Our integrated behaviorists, located in our Asbury Building in Corvallis, and Philomath, are licensed clinical psychologists who work with Corvallis Clinic providers and their patients in a non-traditional mental-health treatment style.
They are nontraditional in that they meet with patients for a brief intervention, usually about five to six sessions, to help them identify any mental health barriers that may get in the way of them feeling their best. When needed, they can refer patients to longer-term psychotherapy services to help them achieve their mental health goals.
- Elise Bascom, Ph.D., works with patients of our Family Medicine and Internal Medicine providers in the Asbury Building in Corvallis.
- Adrian Egger, Psy.D., works with patients of our Family Medicine providers at Philomath Family Medicine.
- Cara Wheeler, Psy.D., works with patients of our pediatricians and obstetrician-gynecologists in the Asbury Building in Corvallis.
Frequently Asked Questions
What is an Integrated Behaviorist?
Our integrated behaviorists are licensed clinical psychologists who work alongside your primary care provider (PCP) to treat thoughts, feelings and behaviors that may be affecting your overall health. Our goal is to act as a team to ensure we are caring for both your physical and emotional health. Our behaviorists are skilled at identifying mental health problems and will help you take the next steps toward feeling better.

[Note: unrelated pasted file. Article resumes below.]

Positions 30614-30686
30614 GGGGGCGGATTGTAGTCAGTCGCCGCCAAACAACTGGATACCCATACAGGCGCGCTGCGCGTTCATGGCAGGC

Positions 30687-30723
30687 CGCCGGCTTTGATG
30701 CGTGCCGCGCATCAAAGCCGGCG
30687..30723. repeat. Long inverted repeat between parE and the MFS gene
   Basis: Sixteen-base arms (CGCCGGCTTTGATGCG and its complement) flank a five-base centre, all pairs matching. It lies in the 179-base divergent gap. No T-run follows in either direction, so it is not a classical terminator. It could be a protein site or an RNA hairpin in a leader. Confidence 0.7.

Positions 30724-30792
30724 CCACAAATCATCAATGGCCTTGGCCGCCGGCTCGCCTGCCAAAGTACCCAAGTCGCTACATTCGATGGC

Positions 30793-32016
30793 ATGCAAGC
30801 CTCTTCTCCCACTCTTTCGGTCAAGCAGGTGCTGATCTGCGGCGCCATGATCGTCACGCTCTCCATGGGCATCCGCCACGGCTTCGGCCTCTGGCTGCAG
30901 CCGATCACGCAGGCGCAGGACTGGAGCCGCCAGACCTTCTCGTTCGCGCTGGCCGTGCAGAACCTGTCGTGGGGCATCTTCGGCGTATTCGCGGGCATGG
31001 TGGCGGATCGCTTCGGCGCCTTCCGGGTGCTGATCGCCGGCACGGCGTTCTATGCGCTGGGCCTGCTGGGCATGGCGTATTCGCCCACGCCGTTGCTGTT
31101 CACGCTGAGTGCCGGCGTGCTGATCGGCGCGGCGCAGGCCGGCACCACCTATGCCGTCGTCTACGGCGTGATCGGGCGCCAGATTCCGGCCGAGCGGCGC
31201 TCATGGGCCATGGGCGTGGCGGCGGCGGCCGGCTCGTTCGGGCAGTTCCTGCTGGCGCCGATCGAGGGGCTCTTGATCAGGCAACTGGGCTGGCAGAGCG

Who is eligible to receive these services?
The Corvallis Clinic offers this service to its patients who see providers at the Family and Internal Medicine, Obstetrics and Gynecology, and Pediatrics departments in the Asbury Building in Corvallis and at Philomath Family Medicine.
How is this service different from traditional mental health services?
Behaviorists are not traditional psychotherapists; instead, they meet with you for a brief intervention, about five to six sessions. Their goal is to help you build skills to manage your symptoms and address the barriers that are keeping you from your health goals. When needed, a behaviorist can also help you access additional mental health services.
What should I expect when I see an integrated behaviorist?
Behaviorists are flexible and meet with you for about 20 to 30 minutes. They ask questions about your physical and emotional concerns, your behaviors, and how these symptoms might be related. A behaviorist may give you homework to help you practice new ways of thinking or new skills that could help you learn to cope with the stress in your everyday life. They can help you steer your life in the right direction.
During your appointment, the behaviorist might be called to help in triage or crisis situations or both and will do his or her best to manage your needs and those of others.
How does this service appear on my health record?
The information you share with the behaviorist will be written in your medical records. Separate mental health records are not kept.
How do I schedule an appointment with the integrated behaviorist?
Discuss with your PCP your desire to access this service. If both of you agree that a behaviorist would be helpful, call the appropriate numbers below to schedule an appointment:
- Family and Internal Medicine patients: 541-754-1260
- Obstetrics & Gynecology patients: 541-754-1267
- Pediatric patients: 541-754-1278
- Philomath Family Medicine patients: 541-929-2922
Note: We require 24-hour notice to cancel an appointment.
Note: If you want to download a PDF of the above questions and answers, click FAQ.